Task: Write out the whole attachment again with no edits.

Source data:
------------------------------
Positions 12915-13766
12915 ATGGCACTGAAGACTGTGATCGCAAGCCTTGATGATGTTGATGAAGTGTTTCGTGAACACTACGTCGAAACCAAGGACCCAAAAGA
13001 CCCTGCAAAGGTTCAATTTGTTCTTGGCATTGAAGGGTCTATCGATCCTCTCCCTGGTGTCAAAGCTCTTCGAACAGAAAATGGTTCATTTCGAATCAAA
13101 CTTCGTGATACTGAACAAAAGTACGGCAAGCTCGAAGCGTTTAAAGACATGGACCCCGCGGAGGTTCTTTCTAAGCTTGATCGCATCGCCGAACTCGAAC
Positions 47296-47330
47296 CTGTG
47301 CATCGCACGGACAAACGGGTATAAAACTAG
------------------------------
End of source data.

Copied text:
Positions 12915-13766
12915 ATGGCACTGAAGACTGTGATCGCAAGCCTTGATGATGTTGATGAAGTGTTTCGTGAACACTACGTCGAAACCAAGGACCCAAAAGA
13001 CCCTGCAAAGGTTCAATTTGTTCTTGGCATTGAAGGGTCTATCGATCCTCTCCCTGGTGTCAAAGCTCTTCGAACAGAAAATGGTTCATTTCGAATCAAA
13101 CTTCGTGATACTGAACAAAAGTACGGCAAGCTCGAAGCGTTTAAAGACATGGACCCCGCGGAGGTTCTTTCTAAGCTTGATCGCATCGCCGAACTCGAAC
Positions 47296-47330
47296 CTGTG
47301 CATCGCACGGACAAACGGGTATAAAACTAG